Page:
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  #11  
Old February 15th, 2017, 03:39 AM
Mikel Mikel is offline
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That sucks. If the rust in the gears and bearings is deep, T98s are plentiful enough that I would just wait to find one in decent shape.
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  #12  
Old February 15th, 2017, 05:35 AM
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Quote:
Originally Posted by Mikel View Post
That sucks. If the rust in the gears and bearings is deep, T98s are plentiful enough that I would just wait to find one in decent shape.
X2
Start looking for a decent one that someone has removed to do a repower.

They are plentiful, but replacement parts to do a rebuild are not.
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  #13  
Old February 15th, 2017, 05:42 AM
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They are plentiful, but replacement parts to do a rebuild are not.
I need to correct myself.
Bearings and syncros for the T98 are available, but most of the gears can be tough to find.
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  #14  
Old February 15th, 2017, 07:00 AM
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It was obvious that my truck sat in the rain for godknows how long. It does have the rubber boot around the shifter but no clamp at the top. So rain was running down and getting into the transmission. Mine did have oil in it but when I drained the oil, it looked like coffee with lots of cream. Only one small piece of metal came out.

I refilled it with NAPA gear oil and what a difference. It shifts very smoothly now. I need to get off of my fat arse and change it again, I know...

So, all of that being said, what's the chance that you just clean up your transmission and fill it with fresh oil? Might just work. Remember, these things were designed and built for GIs!
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  #15  
Old February 15th, 2017, 08:17 AM
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Originally Posted by Don Cavey View Post
So, all of that being said, what's the chance that you just clean up your transmission and fill it with fresh oil? Might just work. Remember, these things were designed and built for GIs!
I think I'm going to go that route. Refill it with oil (90W gear oil correct?) and run it for a little while then change out the oil.
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  #16  
Old February 15th, 2017, 08:54 AM
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I think I'm going to go that route. Refill it with oil (90W gear oil correct?) and run it for a little while then change out the oil.
That's what I would do. Not too overly expensive and kinda, "What do you have to loose?"

I got a 5-gal bucket of "Xtreme 80W-90 API GL-5 Gear Oil" from NAPA. My pockets at the time were not deep enough for Synthetic oil. I have to tell you that taking out that old oil and replacing it with the 80W-90 oil made a big difference. I have been too lazy to change it again.

As the Kingfish said, I need to get "unlazy"...
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  #17  
Old February 15th, 2017, 11:06 AM
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It is your truck to do with as you wish. Just like it is your money to spend as you wish. That being said, the stock brakes do a wonderful job of stopping the truck. Unless you plan to race down mountains, front disc brakes aren't really called for.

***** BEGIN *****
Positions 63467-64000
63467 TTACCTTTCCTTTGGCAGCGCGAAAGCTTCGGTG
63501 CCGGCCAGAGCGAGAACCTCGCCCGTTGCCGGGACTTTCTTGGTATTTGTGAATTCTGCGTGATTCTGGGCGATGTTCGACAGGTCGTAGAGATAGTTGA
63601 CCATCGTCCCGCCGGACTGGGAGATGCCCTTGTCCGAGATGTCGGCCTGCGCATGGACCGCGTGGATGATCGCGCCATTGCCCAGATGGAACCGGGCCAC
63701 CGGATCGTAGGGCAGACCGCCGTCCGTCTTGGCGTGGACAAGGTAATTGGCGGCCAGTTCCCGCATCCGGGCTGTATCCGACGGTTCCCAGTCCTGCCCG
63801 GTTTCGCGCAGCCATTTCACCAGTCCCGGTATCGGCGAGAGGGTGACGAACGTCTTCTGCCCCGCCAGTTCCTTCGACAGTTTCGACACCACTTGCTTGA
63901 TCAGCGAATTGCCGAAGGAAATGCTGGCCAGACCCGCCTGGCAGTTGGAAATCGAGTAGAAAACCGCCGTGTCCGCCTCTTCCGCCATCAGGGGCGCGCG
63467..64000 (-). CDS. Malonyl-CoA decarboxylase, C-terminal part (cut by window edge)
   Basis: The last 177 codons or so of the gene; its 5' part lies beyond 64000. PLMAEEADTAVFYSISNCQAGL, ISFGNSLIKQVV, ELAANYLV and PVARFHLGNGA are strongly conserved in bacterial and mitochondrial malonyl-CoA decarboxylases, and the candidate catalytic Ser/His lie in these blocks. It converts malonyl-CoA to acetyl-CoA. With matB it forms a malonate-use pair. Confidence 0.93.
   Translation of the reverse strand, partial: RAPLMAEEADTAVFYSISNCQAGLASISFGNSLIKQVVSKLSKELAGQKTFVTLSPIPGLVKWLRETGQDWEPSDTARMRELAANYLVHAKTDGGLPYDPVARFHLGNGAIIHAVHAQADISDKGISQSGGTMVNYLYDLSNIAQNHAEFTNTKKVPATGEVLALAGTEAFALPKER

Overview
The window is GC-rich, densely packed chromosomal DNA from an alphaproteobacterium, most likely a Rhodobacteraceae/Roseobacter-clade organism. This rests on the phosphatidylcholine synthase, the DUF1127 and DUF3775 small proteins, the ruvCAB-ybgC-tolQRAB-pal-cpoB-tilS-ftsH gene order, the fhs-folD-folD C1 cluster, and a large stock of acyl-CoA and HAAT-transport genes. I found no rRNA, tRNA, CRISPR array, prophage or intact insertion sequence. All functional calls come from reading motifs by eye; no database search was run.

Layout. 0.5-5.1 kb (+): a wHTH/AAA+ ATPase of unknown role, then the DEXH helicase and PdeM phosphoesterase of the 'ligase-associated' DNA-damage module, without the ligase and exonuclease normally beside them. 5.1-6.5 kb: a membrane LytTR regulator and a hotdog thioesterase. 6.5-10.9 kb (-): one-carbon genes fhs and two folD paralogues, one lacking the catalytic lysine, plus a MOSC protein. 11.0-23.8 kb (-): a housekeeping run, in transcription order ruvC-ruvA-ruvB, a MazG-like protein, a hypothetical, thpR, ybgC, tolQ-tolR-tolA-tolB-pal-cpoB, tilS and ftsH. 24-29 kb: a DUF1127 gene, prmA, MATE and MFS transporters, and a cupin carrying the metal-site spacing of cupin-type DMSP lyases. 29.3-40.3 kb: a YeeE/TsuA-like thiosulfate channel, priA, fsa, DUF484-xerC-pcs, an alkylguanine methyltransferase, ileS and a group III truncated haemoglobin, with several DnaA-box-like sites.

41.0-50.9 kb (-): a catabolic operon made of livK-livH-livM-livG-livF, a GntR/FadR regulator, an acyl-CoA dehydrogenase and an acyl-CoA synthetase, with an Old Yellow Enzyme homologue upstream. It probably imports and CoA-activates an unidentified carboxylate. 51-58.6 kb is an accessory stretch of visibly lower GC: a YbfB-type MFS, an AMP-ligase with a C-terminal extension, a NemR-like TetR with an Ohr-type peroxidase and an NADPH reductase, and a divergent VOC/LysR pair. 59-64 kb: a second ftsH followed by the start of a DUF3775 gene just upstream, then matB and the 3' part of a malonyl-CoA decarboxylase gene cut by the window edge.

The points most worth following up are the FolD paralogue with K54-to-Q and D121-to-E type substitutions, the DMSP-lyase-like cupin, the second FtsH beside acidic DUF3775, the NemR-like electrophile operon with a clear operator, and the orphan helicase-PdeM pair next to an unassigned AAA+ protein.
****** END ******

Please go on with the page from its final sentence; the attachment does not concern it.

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  #18  
Old February 15th, 2017, 12:55 PM
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Quote:
Originally Posted by Barrman View Post
It is your truck to do with as you wish. Just like it is your money to spend as you wish. That being said, the stock brakes do a wonderful job of stopping the truck. Unless you plan to race down mountains, front disc brakes aren't really called for.
I could not have said it better. I have 100% stock brakes, drums, shoes, single master cylinder and it will lock up the wheels. And, everything I needed to know was in the TMs at the top of this page. No engineering to do.

But "It is your truck to do with as you wish." as mentioned above. Please do not think this is any kind of criticism, just my experience for what it's worth.
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  #19  
Old February 15th, 2017, 01:38 PM
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Quote:
Originally Posted by Barrman View Post
It is your truck to do with as you wish. Just like it is your money to spend as you wish. That being said, the stock brakes do a wonderful job of stopping the truck. Unless you plan to race down mountains, front disc brakes aren't really called for.
I agree.
If using stock size tires and wheels, the original braking system does a fine job, if kept well maintained.

But, adding a dual circuit master cylinder is well worth the piece of mind, and can be done easily, and cheaply.
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  #20  
Old February 15th, 2017, 02:52 PM
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Quote:
Originally Posted by jeepdan View Post
I agree.
If using stock size tires and wheels, the original braking system does a fine job, if kept well maintained.

But, adding a dual circuit master cylinder is well worth the piece of mind, and can be done easily, and cheaply.
Is there a specific dual master cylinder to look at? At this point in the project, everything is up in the air. I figure drum brakes get a bad rap since they're more complicated than discs.
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